The most significant clean energy policy development in 2022 was the passage of the Inflation Reduction Act, which will provide at least $369 billion in support of energy transition technologies. Capitalizing on the law’s clean energy investments to the fullest extent will require careful consideration of the implementation process, as well as reforms to federal permitting and siting regulations. Securing all necessary federal permits can be slow and laborious for energy infrastructure projects. One recent study found that the large majority of infrastructure projects take between two and six years to secure all signoffs. A separate study found that renewable power projects take an average of two to three years to complete National Environmental Policy Act reviews, with some taking four to six years to reach completion.
Historic public and private sector investment and the enactment of supportive new policies drove growth in the energy transition, despite the challenges and uncertainties of tangled supply chains and international conflict. As a result, clean energy played a leading role in the U.S. economy in 2022 and set the stage for even more growth in 2023.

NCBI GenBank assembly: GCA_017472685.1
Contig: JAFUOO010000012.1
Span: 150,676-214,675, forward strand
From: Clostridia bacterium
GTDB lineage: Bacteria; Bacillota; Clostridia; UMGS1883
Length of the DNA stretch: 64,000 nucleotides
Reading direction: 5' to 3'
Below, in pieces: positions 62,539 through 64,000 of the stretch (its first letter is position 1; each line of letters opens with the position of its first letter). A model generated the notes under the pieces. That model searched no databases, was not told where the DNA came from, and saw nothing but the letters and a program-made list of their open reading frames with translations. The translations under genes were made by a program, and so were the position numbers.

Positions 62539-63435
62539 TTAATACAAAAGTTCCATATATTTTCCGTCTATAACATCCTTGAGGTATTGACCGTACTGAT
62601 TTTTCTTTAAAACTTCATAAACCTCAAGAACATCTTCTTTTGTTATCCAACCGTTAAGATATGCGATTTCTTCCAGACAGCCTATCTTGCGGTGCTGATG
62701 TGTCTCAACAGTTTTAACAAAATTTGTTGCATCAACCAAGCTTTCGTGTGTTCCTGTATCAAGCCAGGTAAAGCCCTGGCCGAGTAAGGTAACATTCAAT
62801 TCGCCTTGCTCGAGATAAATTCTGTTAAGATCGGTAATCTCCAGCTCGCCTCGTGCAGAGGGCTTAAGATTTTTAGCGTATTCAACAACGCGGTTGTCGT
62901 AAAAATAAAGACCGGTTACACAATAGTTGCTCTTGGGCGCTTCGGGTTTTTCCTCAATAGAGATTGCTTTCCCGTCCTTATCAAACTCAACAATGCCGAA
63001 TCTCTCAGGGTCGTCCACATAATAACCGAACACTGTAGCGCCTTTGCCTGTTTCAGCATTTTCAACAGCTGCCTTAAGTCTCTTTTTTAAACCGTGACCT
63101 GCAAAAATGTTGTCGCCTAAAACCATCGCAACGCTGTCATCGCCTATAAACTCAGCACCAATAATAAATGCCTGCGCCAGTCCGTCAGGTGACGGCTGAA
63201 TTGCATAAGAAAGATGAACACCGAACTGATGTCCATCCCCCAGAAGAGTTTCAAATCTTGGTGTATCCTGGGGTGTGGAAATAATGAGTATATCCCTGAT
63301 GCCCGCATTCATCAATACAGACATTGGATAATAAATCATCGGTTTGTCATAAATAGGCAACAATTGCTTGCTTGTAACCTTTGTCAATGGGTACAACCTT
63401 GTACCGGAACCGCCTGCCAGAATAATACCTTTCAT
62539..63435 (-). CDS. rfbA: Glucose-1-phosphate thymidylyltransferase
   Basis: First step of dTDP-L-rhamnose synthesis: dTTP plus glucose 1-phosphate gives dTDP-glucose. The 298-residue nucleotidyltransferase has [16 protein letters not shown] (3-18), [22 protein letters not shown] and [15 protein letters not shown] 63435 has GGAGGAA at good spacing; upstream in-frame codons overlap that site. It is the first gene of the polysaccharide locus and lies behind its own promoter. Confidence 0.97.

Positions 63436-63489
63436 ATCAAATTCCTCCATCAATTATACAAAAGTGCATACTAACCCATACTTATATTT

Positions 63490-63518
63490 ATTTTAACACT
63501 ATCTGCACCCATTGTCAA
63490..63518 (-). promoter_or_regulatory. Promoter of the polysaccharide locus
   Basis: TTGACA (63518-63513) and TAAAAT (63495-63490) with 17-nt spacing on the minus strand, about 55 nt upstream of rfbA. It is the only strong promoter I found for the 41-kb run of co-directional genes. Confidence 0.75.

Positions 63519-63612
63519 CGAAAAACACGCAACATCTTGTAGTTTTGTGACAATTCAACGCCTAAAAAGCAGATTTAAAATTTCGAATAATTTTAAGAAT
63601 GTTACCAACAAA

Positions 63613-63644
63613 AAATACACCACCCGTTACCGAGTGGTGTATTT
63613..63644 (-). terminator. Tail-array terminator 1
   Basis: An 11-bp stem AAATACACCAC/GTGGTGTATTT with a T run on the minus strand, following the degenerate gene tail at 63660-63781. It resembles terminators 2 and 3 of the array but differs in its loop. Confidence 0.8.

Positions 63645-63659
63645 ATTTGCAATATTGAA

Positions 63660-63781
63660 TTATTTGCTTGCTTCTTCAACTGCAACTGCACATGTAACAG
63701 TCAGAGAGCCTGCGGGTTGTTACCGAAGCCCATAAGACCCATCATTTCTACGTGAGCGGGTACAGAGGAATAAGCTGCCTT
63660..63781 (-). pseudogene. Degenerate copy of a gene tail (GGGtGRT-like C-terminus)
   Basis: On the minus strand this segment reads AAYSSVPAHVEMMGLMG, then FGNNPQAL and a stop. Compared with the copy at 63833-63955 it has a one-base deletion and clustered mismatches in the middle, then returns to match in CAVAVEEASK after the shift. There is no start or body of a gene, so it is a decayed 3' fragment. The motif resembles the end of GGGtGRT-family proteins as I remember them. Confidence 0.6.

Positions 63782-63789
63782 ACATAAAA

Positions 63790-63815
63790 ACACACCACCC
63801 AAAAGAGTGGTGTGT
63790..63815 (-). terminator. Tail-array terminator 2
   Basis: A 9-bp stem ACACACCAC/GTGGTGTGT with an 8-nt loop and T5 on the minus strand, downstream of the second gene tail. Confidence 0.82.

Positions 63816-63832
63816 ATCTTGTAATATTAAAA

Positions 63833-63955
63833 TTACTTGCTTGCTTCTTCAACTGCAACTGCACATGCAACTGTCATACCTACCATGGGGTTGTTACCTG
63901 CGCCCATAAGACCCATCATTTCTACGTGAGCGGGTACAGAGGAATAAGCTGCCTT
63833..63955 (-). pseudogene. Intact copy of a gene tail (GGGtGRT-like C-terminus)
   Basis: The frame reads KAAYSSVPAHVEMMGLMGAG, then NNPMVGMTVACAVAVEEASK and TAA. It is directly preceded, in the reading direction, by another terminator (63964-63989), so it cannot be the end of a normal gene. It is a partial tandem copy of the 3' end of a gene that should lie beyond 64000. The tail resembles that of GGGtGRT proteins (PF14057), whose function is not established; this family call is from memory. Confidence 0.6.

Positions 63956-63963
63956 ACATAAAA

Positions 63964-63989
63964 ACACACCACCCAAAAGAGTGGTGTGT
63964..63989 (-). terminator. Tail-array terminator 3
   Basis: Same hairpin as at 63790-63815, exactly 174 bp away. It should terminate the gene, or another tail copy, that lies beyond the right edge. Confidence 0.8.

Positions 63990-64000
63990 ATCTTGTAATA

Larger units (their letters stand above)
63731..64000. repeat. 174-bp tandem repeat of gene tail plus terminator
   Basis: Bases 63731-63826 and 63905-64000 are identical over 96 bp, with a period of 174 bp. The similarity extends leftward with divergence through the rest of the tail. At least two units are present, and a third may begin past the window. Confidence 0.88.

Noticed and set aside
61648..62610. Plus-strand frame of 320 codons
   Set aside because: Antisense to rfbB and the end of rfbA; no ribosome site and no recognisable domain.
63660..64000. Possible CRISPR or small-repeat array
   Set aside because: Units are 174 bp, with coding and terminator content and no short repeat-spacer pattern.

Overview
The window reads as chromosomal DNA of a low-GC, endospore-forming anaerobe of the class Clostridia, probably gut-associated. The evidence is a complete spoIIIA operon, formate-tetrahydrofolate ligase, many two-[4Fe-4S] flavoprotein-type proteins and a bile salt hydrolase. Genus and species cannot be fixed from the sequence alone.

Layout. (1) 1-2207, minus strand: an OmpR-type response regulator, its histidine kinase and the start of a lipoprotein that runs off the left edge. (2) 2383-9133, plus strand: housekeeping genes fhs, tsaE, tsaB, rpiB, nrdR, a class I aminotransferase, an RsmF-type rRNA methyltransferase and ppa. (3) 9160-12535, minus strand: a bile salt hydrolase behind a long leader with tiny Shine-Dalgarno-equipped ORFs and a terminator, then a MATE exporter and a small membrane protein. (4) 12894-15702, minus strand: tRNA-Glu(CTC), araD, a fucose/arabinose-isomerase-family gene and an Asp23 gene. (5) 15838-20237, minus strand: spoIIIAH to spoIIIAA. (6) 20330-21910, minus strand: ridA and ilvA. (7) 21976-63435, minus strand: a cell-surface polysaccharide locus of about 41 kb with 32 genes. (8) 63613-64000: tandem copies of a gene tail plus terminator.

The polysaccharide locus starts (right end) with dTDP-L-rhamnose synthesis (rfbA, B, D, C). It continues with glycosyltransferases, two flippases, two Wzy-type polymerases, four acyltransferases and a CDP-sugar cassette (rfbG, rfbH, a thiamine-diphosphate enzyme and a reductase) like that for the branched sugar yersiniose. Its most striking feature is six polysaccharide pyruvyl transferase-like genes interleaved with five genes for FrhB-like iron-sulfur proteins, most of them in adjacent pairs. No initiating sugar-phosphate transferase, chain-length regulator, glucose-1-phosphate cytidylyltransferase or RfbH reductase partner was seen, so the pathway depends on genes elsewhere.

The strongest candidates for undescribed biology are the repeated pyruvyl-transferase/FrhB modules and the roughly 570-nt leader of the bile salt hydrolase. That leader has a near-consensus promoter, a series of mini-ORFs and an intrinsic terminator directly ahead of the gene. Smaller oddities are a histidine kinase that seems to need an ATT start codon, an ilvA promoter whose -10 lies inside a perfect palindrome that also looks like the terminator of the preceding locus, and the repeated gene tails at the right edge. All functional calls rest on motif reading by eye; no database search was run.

“There’s no turning back,” declared BCSE President Lisa Jacobson. “Despite the many challenges of the past year, the U.S. economy is primed for clean, sustainable growth that will reduce emissions and increase employment opportunities while ensuring that we have the sustainable energy we need to continue growing the economy. The lesson of 2022 is that we have to continue to make the policy and regulatory choices necessary to keep the momentum going.”
Download the complete 2023 Sustainable Energy in America Factbook at www.bcse.org/factbook.
If you have questions or want to add a colleague to the distribution list, contact Lizzie Stricklin at BCSE at email@example.com or 202-785-0507 x 1504. For BNEF-related press inquiries, please contact Oktavia Catsaros at firstname.lastname@example.org.
About the Factbook Partners
BloombergNEF (BNEF) is a strategic research provider covering global commodity markets and the disruptive technologies driving the transition to a low-carbon economy. Our expert coverage assesses pathways for the power, transport, industry, buildings, and agriculture sectors to adapt to the energy transition. We help commodity trading, corporate strategy, finance, and policy professionals navigate change and generate opportunities.
Business Council for Sustainable Energy (BCSE) is a coalition of companies and trade associations from the energy efficiency, natural gas and renewable energy sectors. The Council membership also includes independent electric power producers, investor-owned utilities, public power, commercial end-users and project developers and service providers for energy and environmental markets. Since 1992, the Council has been a leading industry voice advocating for policies at the state, national and international levels that increase the use of commercially available clean energy technologies, products and services.
Media contact: Lizzie Stricklin
Phone: 202.785.0507 ext. 1504